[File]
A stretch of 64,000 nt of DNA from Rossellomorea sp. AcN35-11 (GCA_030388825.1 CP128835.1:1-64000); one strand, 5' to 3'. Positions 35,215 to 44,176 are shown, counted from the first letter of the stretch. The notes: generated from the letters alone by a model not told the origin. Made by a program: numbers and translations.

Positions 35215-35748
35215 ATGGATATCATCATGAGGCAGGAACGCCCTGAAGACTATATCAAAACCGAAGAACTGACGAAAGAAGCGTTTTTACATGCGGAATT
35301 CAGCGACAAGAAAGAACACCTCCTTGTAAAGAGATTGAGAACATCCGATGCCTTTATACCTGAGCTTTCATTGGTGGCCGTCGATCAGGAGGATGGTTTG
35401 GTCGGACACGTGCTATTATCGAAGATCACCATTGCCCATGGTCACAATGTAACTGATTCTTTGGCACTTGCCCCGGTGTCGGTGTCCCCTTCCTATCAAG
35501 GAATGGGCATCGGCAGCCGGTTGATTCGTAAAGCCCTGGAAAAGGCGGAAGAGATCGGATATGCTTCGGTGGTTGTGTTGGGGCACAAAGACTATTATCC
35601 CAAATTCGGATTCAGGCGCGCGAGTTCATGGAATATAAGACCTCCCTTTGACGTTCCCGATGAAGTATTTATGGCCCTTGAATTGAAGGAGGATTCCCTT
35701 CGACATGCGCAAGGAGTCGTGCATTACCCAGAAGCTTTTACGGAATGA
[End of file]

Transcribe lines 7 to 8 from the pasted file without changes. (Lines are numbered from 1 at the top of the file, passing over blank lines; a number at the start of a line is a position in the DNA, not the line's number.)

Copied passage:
35601 CAAATTCGGATTCAGGCGCGCGAGTTCATGGAATATAAGACCTCCCTTTGACGTTCCCGATGAAGTATTTATGGCCCTTGAATTGAAGGAGGATTCCCTT
35701 CGACATGCGCAAGGAGTCGTGCATTACCCAGAAGCTTTTACGGAATGA